by Barry L Weller, EA
A new tax is now in effect from the Affordable Care Act (Obama Care). The Net Investment Income Tax is imposed by section 1411 of the Internal Revenue Code applies at a rate of 3.8 percent to certain net investment income of individuals, estates and trusts that have income above the statutory threshold amounts. This new tax went into effect on January 1, 2013 and will affect income tax returns of individuals, estates and trusts for their first tax year beginning on or after 1/1/ 2013.
Individuals will owe the tax if they have Net Investment Income and also have modified adjusted gross income over the following thresholds:
Filing Status -- Threshold Amount
Married filing jointly -- $250,000
Married filing separately -- $125,000
Single -- $200,000
Head of household (with qualifying person) -- $200,000
Qualifying widow(er) with dependent child -- $250,000
These threshold amounts are not indexed for inflation.
If you are an individual that is exempt from Medicare taxes, you still may be subject to the Net Investment Income Tax if you have Net Investment Income and also have modified adjusted gross income over the applicable thresholds.
Net Investment Income includes interest, dividends, capital gains, rental and royalty income, non-qualified annuity income received, income from businesses involved in trading financial instruments or commodities, and businesses that are passive activities to the taxpayer. Some examples of the capital gains included in Net Investment Income:
- Gains from the sale of stocks, bonds, and mutual funds.
- Capital gain distributions from mutual funds.
- Gain from the sale of investment real estate (including gain from the sale of a second home that is not a primary residence).
- Gains from the sale of interest in partnerships and S-corporations to the extent you were a passive owner.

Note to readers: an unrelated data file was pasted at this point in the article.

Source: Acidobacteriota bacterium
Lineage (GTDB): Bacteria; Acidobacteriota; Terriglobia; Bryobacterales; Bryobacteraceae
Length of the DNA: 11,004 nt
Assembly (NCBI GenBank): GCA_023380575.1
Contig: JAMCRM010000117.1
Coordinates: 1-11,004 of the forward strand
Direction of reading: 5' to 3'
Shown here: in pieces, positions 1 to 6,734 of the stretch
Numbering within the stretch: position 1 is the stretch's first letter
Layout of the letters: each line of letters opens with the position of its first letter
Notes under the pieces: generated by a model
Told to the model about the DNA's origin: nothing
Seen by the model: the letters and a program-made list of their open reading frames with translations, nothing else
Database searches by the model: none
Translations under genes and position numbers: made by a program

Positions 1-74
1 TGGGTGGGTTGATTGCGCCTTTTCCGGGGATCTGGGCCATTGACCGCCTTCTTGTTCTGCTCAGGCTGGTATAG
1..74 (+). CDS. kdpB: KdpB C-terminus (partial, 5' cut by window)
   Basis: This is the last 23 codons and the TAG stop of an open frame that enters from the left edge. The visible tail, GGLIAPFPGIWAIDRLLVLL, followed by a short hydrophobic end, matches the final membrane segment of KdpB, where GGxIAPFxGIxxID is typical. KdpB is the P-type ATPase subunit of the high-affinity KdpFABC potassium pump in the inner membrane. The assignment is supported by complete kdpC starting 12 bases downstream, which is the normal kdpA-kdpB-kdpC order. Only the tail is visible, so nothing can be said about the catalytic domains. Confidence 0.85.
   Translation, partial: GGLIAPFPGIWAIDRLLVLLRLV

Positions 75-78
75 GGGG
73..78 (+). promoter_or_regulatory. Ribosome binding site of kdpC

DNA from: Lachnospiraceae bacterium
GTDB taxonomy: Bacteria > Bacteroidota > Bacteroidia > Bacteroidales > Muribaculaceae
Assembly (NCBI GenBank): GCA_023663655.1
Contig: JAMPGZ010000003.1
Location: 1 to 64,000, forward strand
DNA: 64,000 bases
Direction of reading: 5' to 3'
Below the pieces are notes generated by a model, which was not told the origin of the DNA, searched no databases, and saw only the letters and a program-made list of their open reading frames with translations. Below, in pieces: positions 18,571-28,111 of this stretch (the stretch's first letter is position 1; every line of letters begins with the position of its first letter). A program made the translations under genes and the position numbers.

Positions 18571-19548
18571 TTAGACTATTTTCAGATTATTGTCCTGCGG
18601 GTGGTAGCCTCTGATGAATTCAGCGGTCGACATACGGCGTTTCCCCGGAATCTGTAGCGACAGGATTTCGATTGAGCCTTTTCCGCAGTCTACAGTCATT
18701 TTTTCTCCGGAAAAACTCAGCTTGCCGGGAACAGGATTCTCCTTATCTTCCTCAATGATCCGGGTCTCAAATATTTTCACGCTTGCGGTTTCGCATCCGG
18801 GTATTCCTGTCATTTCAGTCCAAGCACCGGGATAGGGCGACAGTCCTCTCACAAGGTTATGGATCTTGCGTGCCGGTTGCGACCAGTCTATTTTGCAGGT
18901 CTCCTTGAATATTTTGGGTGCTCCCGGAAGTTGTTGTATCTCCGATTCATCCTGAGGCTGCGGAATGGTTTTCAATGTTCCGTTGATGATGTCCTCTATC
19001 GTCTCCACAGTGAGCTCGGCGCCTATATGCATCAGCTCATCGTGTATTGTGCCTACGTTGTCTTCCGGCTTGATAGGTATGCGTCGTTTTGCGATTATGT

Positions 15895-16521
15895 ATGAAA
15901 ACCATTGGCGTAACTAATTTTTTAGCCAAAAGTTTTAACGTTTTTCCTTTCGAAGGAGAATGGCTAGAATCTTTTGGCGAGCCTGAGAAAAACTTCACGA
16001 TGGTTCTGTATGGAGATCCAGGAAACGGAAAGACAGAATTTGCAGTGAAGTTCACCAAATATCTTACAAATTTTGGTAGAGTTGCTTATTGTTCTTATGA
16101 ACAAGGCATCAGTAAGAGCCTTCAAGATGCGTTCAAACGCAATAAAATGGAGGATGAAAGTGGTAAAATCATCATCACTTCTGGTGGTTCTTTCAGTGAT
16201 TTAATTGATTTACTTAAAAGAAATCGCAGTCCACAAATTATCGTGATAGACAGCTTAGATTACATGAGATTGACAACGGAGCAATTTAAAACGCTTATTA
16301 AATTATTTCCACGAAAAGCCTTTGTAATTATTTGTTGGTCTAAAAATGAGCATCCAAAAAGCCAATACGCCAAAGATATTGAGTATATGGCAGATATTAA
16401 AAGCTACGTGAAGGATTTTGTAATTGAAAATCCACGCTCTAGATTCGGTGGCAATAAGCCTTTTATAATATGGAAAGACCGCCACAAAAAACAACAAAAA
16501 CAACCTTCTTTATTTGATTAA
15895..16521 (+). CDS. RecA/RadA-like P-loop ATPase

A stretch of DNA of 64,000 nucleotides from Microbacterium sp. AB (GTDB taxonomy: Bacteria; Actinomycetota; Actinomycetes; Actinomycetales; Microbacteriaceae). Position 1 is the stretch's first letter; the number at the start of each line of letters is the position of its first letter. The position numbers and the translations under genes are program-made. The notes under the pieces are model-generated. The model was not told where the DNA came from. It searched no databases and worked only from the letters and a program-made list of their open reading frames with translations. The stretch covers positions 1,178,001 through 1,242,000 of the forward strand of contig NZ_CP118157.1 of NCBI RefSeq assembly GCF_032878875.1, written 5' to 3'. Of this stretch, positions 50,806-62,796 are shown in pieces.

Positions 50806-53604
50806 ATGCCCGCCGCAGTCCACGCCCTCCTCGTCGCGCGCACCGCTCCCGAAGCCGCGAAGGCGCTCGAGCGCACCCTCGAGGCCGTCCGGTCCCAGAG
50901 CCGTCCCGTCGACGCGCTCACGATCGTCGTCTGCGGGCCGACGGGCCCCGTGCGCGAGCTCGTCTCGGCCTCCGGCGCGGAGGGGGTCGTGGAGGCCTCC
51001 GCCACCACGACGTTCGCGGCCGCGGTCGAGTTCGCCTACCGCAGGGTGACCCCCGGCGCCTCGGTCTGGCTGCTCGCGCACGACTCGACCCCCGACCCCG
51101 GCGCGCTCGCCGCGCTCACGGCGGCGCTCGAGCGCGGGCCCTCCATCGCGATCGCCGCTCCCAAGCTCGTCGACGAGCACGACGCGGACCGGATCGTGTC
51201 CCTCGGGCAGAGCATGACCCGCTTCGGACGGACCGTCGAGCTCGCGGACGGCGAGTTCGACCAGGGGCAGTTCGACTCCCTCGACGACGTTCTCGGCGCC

Additionally, the amounts of Net Investment Income that are included on your Form 1040 by reason of Form 8814 (interest, dividends and capital gains of your children) are included in calculating your Net Investment Income. However, the calculation of your Net Investment Income does not include (a) amounts excluded from your Form 1040 due to the threshold amounts on Form 8814 and (b) amounts attributable to Alaska Permanent Fund Dividends.
Regarding the sale of your principal residence, the Net Investment Income Tax will not apply to any amount of gain that is excluded from gross income for regular income tax purposes. The pre-existing statutory exclusion in IRC section 121 exempts the first $250,000 ($500,000 in the case of a married couple) of gain recognized on the sale of a principal residence from gross income for regular income tax purposes and, thus, from the NIIT. However, any gain from the sale of your principal residence that exceeds the exemption amount is subject to regular income tax and, therefore, subject to the NIIT as well.
Investment expenses are deductible in computing Net Investment Income. In order to arrive at NII, gross investment income is reduced by deductions that are properly allocable. Examples of properly allocable deductions include investment interest expense, investment advisory and brokerage fees, expenses.
Most estates and trusts will be subject to the Net Investment Income Tax if they have undistributed Net Investment Income and also have adjusted gross income over 11,650. Trusts that are not subject to NIIT are charitable trusts, charitable remainder trusts, grantor trusts and real estate investment trusts.
The Net Investment Income Tax is subject to the estimated tax provisions. Individuals, estates, and trusts that expect to be subject to the tax in 2013 should adjust their income tax withholding or estimated payments to account for the tax increase in order to avoid underpayment penalties and interest. All taxpayers subject to Net Investment Income Tax will report the tax on their annual income tax return, form 1040 for individuals and form 1041 for estates and trusts.
Barry L Weller, EA is the president of Barry Weller & Associates with offices at 216 E Philadelphia Ave, Boyertown, PA 19512 Phone (610) 367-8280 He is an enrolled agent, licensed to represent taxpayers before the IRS.